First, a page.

Predisposition to efficient mammary tumor metastatic progression is linked to the breast cancer metastasis suppressor gene Brms1

Cancer Res. 2001 Dec 15;61(24):8866-72.


Tumor metastasis is one of the most important clinical aspects of neoplastic disease because patient mortality is frequently attributable to disseminated rather than primary tumors. However, it still is not possible to definitively distinguish those individuals at high risk for disseminated disease, who would benefit from aggressive adjuvant therapy, from the low-risk patients who might be spared the side effects of additional anticancer therapy. To identify factors that predispose toward metastatic disease, we have used a genetic approach. Using a highly metastatic model of mammary cancer, we identified previously inbred mouse strains (DBA/2J, NZB/B1NJ, and I/LnJ) that harbor genetic factors that significantly suppress metastatic efficiency. In this study, we report the results of four experiments to localize the genetic map locations of the metastasis efficiency modifier genes. One statistically significant locus was identified on proximal Chr 19 designated Mtes1. Secondary candidate intervals were detected on Chrs 6, 9, 13, and 17. Interestingly, Mtes1 colocalizes with the murine orthologue of the human breast cancer metastasis suppressor gene Brms1, suggesting that allelic variants of Brms1 might be responsible for the metastasis suppression observed.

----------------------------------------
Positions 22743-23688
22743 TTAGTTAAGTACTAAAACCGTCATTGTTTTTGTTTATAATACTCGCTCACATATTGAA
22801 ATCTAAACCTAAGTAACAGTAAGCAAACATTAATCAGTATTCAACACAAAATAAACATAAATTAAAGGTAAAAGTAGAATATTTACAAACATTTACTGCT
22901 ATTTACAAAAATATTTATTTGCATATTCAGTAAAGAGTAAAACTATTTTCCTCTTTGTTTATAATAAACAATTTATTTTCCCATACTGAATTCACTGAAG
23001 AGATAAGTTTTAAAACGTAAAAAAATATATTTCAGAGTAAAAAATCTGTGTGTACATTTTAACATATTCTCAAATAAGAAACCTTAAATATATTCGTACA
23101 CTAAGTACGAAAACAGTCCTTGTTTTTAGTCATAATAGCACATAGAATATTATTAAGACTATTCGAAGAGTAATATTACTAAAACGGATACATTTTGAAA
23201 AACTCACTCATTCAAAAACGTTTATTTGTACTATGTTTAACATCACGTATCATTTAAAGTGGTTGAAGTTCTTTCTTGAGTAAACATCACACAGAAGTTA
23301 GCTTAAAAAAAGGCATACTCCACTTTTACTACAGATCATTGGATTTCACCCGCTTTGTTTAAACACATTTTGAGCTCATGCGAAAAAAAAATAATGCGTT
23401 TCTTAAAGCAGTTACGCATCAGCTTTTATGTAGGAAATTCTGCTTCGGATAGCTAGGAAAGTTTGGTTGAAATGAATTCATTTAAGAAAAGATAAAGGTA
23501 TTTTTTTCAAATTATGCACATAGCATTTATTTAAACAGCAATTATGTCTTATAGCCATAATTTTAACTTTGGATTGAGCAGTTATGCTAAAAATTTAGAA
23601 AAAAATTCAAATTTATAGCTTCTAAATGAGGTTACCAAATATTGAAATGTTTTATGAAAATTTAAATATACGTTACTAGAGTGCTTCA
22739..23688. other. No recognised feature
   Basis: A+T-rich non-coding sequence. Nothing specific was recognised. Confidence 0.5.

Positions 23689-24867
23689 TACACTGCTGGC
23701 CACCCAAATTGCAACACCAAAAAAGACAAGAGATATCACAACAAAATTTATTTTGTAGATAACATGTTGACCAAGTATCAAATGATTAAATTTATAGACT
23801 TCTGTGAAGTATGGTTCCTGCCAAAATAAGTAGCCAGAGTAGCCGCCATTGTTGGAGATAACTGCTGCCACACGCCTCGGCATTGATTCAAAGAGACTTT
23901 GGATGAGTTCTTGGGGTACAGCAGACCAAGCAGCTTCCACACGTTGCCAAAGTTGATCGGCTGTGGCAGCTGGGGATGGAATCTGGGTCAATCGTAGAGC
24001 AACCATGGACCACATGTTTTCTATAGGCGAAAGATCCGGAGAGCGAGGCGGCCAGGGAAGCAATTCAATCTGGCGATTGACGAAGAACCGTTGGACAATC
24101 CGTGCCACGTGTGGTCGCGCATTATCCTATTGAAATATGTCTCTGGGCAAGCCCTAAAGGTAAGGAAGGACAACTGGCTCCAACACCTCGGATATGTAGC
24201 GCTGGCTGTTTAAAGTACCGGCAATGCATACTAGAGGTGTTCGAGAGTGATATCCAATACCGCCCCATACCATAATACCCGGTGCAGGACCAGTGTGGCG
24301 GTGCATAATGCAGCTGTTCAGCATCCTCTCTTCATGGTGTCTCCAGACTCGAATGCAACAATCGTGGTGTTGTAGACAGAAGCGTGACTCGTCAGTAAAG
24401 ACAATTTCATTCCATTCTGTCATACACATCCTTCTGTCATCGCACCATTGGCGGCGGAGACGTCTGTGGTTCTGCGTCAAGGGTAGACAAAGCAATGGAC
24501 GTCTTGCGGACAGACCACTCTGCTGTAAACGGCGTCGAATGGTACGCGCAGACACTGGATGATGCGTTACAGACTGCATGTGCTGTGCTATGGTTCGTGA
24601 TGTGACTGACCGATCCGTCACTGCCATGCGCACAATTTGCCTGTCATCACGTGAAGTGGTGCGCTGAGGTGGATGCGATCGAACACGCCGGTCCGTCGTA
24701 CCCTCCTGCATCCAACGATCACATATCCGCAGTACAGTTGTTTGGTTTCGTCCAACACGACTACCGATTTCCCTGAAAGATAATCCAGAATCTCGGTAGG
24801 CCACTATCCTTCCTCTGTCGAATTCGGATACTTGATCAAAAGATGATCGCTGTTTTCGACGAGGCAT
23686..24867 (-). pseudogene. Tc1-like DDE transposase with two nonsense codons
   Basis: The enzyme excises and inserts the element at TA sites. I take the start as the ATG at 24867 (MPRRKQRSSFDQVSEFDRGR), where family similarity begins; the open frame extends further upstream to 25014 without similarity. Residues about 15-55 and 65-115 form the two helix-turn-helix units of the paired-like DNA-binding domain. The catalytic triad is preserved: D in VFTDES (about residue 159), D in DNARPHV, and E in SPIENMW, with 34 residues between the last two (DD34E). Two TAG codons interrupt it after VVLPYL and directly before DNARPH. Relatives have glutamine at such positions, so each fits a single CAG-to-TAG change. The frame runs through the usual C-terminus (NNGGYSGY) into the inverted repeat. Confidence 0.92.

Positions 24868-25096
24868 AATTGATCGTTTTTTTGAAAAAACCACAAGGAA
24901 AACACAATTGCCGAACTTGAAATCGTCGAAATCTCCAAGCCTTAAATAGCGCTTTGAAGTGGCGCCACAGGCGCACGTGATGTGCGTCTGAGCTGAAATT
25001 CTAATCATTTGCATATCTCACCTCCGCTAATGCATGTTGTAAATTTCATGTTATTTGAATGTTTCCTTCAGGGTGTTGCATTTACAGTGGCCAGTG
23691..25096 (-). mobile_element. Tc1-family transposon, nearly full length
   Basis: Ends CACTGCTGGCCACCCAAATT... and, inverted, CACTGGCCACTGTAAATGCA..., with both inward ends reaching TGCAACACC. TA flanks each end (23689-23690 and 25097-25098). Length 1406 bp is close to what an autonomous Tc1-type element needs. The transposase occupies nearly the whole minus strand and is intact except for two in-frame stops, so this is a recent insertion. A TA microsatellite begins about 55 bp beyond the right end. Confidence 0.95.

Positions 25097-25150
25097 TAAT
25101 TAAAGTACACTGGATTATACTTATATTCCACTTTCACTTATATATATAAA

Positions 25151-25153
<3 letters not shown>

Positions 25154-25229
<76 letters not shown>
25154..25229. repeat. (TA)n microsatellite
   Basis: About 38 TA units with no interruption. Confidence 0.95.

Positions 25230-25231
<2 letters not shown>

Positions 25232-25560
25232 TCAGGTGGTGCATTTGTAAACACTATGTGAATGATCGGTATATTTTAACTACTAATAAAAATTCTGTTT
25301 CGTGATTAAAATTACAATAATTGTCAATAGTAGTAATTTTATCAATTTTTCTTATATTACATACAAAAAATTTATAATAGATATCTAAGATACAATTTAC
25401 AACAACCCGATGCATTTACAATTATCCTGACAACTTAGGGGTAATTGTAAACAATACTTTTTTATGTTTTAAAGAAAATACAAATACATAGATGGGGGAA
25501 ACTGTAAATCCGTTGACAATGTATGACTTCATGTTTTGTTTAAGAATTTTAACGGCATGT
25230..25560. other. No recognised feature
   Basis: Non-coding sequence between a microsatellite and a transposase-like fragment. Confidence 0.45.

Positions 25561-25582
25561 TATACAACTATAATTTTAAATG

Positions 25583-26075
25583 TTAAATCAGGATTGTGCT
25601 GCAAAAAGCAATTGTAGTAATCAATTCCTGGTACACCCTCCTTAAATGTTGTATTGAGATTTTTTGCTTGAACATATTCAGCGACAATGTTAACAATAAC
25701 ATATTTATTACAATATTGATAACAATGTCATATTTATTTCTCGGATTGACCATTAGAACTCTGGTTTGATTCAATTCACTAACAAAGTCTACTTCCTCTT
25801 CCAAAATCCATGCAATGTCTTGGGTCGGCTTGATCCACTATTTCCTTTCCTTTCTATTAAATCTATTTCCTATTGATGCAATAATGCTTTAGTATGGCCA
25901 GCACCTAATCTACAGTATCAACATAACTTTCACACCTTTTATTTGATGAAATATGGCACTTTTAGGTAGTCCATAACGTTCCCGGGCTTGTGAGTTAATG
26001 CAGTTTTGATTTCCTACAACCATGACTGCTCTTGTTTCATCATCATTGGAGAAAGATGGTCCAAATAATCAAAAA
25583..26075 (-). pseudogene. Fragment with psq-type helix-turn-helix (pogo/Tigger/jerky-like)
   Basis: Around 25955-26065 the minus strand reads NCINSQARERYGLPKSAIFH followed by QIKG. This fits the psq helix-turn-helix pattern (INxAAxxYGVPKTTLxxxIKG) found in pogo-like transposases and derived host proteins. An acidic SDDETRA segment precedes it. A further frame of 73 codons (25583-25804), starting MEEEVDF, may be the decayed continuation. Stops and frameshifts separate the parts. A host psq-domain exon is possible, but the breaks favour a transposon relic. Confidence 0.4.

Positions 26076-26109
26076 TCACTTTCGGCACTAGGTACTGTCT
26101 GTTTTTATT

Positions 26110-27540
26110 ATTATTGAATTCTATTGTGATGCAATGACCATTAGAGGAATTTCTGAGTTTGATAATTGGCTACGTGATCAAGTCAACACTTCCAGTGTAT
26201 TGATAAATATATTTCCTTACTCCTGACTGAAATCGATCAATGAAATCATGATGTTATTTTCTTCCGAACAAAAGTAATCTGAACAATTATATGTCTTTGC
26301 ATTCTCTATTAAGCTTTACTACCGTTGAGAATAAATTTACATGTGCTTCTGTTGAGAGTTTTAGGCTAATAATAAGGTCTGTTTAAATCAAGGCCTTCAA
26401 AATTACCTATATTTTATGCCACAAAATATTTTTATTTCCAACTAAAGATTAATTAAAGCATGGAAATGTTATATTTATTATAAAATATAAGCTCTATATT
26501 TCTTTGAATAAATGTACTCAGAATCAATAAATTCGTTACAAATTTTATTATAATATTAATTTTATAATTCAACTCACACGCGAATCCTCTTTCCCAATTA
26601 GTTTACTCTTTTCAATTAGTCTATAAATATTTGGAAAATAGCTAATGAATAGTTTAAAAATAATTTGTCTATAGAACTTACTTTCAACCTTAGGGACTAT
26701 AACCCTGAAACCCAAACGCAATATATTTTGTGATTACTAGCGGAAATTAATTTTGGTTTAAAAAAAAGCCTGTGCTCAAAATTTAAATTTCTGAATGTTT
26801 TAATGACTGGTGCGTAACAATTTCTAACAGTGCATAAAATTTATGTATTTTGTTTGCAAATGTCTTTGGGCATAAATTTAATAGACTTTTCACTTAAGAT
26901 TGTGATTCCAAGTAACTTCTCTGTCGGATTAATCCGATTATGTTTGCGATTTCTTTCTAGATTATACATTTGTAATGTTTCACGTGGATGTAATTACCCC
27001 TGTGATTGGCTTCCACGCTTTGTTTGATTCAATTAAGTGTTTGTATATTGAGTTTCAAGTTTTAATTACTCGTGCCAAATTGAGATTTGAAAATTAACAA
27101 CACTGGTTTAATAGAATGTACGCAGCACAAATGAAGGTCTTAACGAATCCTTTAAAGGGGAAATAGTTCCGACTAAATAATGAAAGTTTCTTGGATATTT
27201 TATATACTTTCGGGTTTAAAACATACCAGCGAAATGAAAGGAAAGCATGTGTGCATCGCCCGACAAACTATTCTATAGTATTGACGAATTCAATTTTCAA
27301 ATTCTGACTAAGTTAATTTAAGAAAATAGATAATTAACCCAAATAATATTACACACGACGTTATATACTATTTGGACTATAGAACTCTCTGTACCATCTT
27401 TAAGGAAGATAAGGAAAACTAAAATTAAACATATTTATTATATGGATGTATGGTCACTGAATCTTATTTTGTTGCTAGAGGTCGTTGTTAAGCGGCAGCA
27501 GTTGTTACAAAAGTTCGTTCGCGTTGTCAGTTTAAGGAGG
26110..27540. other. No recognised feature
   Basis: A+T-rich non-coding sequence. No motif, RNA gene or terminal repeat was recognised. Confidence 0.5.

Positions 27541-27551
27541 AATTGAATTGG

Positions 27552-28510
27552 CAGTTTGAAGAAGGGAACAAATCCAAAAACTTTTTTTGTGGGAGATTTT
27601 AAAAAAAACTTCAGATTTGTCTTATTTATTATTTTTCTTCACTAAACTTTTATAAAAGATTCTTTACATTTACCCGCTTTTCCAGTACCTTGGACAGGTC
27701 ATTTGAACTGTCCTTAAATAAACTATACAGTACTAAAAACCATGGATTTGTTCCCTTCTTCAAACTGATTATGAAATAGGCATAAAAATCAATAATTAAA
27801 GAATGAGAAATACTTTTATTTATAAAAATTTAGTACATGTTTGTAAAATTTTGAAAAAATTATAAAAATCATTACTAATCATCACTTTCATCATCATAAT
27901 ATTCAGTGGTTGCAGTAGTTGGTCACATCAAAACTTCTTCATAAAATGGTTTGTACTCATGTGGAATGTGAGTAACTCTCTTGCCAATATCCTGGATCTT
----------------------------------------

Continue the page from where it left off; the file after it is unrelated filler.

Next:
Publication types

  • Research Support, Non-U.S. Gov't
  • Research Support, U.S. Gov't, P.H.S.

MeSH terms

  • Animals
  • Female
  • Genes, Tumor Suppressor*
  • Genetic Predisposition to Disease
  • Inbreeding
  • Lung Neoplasms / genetics
  • Lung Neoplasms / secondary*
  • Male
  • Mammary Neoplasms, Experimental / genetics*
  • Mammary Neoplasms, Experimental / pathology*
  • Mice
  • Mice, Inbred DBA
  • Mice, Transgenic
  • Neoplasm Metastasis
  • Neoplasm Proteins*
  • Proteins / genetics*
  • Repressor Proteins


  • BRMS1 protein, human
  • Neoplasm Proteins
  • Proteins
  • Repressor Proteins